While medicine has a strong influence on the increase in systematic review practice in biosciences, agriculture, environmental and social sciences, other health-related fields, such as pharmacology, psychology, nursing, immunology, dentistry and veterinary medicine do not. There is also a strong link between medicine and engineering, due to the importance of medical engineering. Finally, energy, earth sciences, physics and arts are on the periphery of systematic review practice, while computer sciences, chemistry, mathematics and economics appear closer to the main information sources.

We were able to identify several patterns in systematic reviewing practice. It is apparent that the protocol, the criteria for including the primary studies to be summarized and interpreted, the comprehensiveness of the search, the criteria to be used in assessing the quality of the individual studies, the questions addressed and the usage of the review are important, if not essential, components of a systematic review. We use these features of systematic reviews to organize our findings around several topics that enable the appraisal of systematic reviewing practice.

5.1. The protocol

As stated in Section 3, the main defining characteristic of systematic reviews is the existence of a protocol describing the essential procedures for conducting the review. Cook et al. (1995) suggest that a protocol should include: a question that specifies the population, intervention and outcomes of interest; specification of the methods used to retrieve, select, assess and analyze relevant data; specification of the hypothesis-testing analyses and disclosure of any changes in the protocol. The protocol format of the Cochrane Collaboration requires certain information to be presented: funding sources, the text of the review (background, objectives, criteria for selecting studies for this review, search strategies for identification of studies, methods of the review, acknowledgements, conflicts of interests), references, tables and figures, and comments and criticism (Higgins & Green, 2011). Interestingly, though, Moher et al. (2007) revealed that less than half of the systematic reviews in their sample were working from such a protocol.

5.2. Primary studies and primary research methods

The objective to consider a wide range of primary literature sources while looking for policy-relevant evidence is also well reflected in our results. Literature sources typically include research and institutional databases, journals, book chapters, trial registries and gray literature. It is actually often required that a search of gray literature is performed so the working and conference papers, pre-prints and similar materials are not omitted from the search simply because they may be difficult to find. These are important requirements since it has been documented that published studies in medicine tend to have more positive results, whereas unpublished studies tend to show smaller effects or even insignificant findings (Schlosser, 2007). However, as gray literature is not subject to peer-review, it must be considered accordingly (Schlosser, 2007). The good practice for conducting systematic reviews proposes that reviewers examine differences between outcomes of published and unpublished studies. In this way, it is possible to eliminate doubt that the actual size of the estimated effect may in fact be lower due to publication bias.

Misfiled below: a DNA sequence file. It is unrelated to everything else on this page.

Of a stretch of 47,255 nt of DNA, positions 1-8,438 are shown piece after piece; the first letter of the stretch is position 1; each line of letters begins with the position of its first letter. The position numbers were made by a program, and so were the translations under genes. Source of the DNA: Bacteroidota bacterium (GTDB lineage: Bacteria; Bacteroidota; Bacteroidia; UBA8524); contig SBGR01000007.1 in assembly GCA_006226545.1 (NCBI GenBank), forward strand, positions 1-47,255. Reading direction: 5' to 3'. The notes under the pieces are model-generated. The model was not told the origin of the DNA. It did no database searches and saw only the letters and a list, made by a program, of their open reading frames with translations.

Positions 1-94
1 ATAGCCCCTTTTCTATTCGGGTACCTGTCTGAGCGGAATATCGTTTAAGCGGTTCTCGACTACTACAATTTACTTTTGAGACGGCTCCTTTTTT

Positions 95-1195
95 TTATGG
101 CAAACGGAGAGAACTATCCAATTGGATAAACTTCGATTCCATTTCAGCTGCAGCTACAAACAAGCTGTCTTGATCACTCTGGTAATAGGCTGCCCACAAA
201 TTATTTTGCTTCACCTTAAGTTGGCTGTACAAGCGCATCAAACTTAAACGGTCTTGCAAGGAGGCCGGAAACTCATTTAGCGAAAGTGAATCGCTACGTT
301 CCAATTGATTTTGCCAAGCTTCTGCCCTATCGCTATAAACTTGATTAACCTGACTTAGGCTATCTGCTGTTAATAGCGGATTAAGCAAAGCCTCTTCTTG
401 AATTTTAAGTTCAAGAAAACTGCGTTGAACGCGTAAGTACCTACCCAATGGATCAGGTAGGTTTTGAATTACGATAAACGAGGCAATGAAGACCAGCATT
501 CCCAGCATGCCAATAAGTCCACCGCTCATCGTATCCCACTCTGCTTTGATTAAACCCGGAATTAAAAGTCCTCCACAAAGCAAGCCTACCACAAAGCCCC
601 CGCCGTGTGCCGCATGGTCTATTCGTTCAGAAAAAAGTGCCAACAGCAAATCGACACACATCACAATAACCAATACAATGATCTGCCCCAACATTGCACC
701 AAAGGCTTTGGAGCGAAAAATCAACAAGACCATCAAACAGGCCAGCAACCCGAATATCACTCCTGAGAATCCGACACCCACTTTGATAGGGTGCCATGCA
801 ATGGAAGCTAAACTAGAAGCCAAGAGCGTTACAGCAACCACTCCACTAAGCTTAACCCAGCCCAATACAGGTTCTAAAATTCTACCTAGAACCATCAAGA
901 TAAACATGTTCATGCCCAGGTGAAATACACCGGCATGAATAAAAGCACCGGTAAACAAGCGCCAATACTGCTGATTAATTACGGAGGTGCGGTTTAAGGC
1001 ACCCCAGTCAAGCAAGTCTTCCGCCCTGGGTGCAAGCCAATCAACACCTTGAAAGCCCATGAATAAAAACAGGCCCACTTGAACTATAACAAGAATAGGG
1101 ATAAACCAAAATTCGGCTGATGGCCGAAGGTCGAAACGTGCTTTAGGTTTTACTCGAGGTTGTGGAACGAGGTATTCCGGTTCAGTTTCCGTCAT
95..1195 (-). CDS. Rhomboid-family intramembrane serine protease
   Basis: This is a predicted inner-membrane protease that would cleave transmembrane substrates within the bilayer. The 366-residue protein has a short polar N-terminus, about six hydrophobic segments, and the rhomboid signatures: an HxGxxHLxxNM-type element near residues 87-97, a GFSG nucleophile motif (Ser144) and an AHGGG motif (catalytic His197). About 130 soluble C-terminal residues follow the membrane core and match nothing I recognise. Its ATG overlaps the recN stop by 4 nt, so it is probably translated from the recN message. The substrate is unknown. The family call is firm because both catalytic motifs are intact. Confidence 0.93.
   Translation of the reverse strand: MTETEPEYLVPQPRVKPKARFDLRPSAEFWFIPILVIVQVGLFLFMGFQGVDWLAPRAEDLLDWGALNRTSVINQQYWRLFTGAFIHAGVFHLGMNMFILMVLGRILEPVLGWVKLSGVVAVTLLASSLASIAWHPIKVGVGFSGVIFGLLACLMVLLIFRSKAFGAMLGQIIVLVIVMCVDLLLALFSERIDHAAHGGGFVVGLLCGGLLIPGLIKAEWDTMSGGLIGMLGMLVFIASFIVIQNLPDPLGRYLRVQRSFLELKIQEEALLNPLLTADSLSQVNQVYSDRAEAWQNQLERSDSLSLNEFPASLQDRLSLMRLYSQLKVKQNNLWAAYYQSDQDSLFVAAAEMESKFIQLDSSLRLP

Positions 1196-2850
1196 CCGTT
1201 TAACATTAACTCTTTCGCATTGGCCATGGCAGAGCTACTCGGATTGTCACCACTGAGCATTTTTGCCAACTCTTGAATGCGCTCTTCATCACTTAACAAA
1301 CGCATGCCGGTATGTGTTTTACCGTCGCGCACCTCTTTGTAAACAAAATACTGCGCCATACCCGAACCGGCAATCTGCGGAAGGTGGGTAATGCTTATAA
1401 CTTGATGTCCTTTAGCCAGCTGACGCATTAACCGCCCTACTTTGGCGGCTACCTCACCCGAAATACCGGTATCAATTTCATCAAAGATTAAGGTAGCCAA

Systematically reviewing evidence often means considering various forms of empirical data. The differences in quality of evidence require rigor in data selection. Even though the concept of quality in research is elusive, several guidelines on how to judge research quality have been developed. The quality assessments are usually made against checklists or validated scales that consider suitability of study design to the research objective, risk of bias, choice of outcome measures, statistical issues, quality of reporting, quality of the intervention and generalizability. Several explicit quality assessment guidelines issued by various institutions are in use (Atkins et al., 2004). RCTs, cohort, diagnostic and economic studies present the most reliable forms of evidence, whereas diagnostic and case-control studies present the least reliable evidence that can be incorporated in systematic reviews (CEBM, 2013). There are also quality scales devised specifically for primary methods. For example, a so-called Jadad Scale is used to assess the quality of RCTs (Jadad et al., 1996). Frequently used is the Checklist for Measuring Quality, which is applicable to both randomized and non-randomized studies of health care interventions (Downs & Black, 1998).

Unfortunately, this plurality of systems for grading the quality of evidence is a source of frustration, if not confusion, for many. The same evidence and recommendation could be evaluated as ’the best’ or only as ’good’ depending on the system used. An evidence-based medicine workgroup has therefore developed the GRADE (Grades of Recommendation, Assessment, Development and Evaluation Working Group) system that addresses the major limitations of its predecessors. Cochrane Collaboration relies exclusively on this approach for evaluating the quality of evidence (Higgins & Green, 2011) and the British Medical Journal states that authors preferably should use the GRADE system (BMJ, 2013).